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Three Indigenous women are transforming the climate change dialogue, integrating traditional knowledge with modern science.

Amidst the global discourse on climate change, a new narrative is emerging, highlighting the crucial role of Indigenous knowledge in shaping sustainable solutions. High Country News features three Indigenous women who are pioneering this integration of ancestral wisdom with contemporary environmental strategies.

Amelia Marchand, a member of the Confederated Tribes of the Colville Reservation, serves as the senior tribal climate resilience liaison at the Affiliated Tribes of Northwest Indians (ATNI). Her focus is on guiding climate scientists to ethically engage with Native communities, emphasizing the importance of data sovereignty and intellectual property rights of these communities. Marchand's work involves training with various organizations and advocating for Indigenous priorities in climate strategies. She believes that survival through climate change requires more than just technology and wealth; it demands a focus on equity and political will, integrating Indigenous leadership for a better future.

Climate scientists, government officials, tech entrepreneurs and others all have opinions about how humans should address the crisis, but many of them are leaving out something important: the experience and knowledge systems of the land’s original stewards — Indigenous peoples.

Lydia Jennings, a soil microbiologist and a member of the Pascua Yaqui Tribe, addresses the intersection of renewable energy demand and Indigenous rights. According to High Country News, her research is centered on mining impacts near tribal lands and the inclusion of tribal concerns in federal policies. Jennings, who has worked in diverse biomes and institutions, emphasizes the need for respecting Indigenous knowledge in both environmental healing and land management decisions. Her current research involves collaborating with the Lumbee Tribe in North Carolina, focusing on methane gas emissions and prioritizing community-led solutions.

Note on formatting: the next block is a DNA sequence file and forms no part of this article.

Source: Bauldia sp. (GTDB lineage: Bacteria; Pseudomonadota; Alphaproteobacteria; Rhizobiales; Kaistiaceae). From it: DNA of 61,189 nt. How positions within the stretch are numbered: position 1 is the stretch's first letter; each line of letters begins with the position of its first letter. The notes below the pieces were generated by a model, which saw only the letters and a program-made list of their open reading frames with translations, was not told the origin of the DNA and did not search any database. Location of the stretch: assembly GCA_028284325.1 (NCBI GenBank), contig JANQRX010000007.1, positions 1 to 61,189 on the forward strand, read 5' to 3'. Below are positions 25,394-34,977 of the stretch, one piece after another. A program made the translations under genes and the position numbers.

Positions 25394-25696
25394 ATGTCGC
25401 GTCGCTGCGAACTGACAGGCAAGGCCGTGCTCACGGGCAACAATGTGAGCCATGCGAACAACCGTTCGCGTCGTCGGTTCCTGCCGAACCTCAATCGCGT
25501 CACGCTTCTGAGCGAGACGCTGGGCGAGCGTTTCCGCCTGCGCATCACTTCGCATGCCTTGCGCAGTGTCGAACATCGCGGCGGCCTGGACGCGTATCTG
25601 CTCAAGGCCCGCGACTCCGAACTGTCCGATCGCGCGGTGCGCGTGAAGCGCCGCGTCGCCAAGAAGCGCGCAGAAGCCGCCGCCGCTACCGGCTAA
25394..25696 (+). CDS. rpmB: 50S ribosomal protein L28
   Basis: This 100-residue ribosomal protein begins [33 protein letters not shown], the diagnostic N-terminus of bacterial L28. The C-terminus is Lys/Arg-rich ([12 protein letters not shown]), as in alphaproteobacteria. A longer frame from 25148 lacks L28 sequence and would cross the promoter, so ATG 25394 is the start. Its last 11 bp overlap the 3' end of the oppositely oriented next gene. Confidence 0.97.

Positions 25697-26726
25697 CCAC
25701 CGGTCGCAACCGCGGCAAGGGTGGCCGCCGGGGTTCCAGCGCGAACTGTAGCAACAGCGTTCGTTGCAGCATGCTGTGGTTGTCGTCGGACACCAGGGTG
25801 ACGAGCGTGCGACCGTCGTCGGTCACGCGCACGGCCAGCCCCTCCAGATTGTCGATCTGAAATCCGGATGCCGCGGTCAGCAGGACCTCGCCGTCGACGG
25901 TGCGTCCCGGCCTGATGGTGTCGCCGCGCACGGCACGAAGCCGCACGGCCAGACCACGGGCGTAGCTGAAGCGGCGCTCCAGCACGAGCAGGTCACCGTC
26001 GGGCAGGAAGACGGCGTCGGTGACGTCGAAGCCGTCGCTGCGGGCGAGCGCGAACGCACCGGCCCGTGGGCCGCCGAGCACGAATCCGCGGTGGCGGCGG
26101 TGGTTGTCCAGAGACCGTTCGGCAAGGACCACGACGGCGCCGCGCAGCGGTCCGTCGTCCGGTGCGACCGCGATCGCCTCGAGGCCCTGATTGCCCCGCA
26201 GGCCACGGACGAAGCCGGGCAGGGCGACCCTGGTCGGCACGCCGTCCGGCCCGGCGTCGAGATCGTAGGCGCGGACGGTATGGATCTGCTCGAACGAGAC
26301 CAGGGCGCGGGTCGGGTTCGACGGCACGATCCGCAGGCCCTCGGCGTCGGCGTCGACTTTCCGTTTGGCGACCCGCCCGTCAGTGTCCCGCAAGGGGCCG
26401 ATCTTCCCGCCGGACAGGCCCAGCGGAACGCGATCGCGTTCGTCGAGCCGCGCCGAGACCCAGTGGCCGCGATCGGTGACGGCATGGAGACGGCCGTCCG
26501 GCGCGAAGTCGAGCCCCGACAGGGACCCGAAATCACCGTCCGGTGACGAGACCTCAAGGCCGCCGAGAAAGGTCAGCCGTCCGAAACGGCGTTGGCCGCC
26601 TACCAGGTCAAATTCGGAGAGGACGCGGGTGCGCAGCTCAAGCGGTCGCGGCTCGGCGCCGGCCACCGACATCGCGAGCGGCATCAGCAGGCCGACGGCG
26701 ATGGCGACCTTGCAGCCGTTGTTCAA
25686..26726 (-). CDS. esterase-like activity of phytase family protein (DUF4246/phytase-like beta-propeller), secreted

Roberta Tuurraq Glenn-Borade, an Iñupiaq from Utqiaġvik, Alaska, combines her geoscientific training with her cultural heritage to bridge the gap between Western science and Indigenous knowledge. Glenn-Borade's experiences with local environmental observations have led her to create digital narratives that blend traditional insights with scientific data. As the project coordinator for the Alaska Arctic Observatory and Knowledge Hub, she facilitates the sharing of Indigenous observations on Arctic environmental changes. Glenn-Borade emphasizes the resilience of the Iñupiat culture in the face of climate change, advocating for the inclusion of those living with these changes in finding solutions.

These women, in their respective fields, are not just contributing to the climate change dialogue; they are reshaping it. They remind us of the importance of listening to Indigenous voices and valuing their deep-rooted understanding of the land. Their work, rooted in both tradition and innovation, exemplifies a comprehensive approach to tackling environmental challenges, blending the wisdom of the past with the needs of the present and future.

Eunice is a sustainability writer whose passion is sharing accessible eco-friendly practices with GreenCitizen's global readership. She enjoys birdwatching during her downtime, often deriving inspiration from nature's resilience. An enthusiastic cyclist, she is also an ardent advocate of eco-friendly transport.

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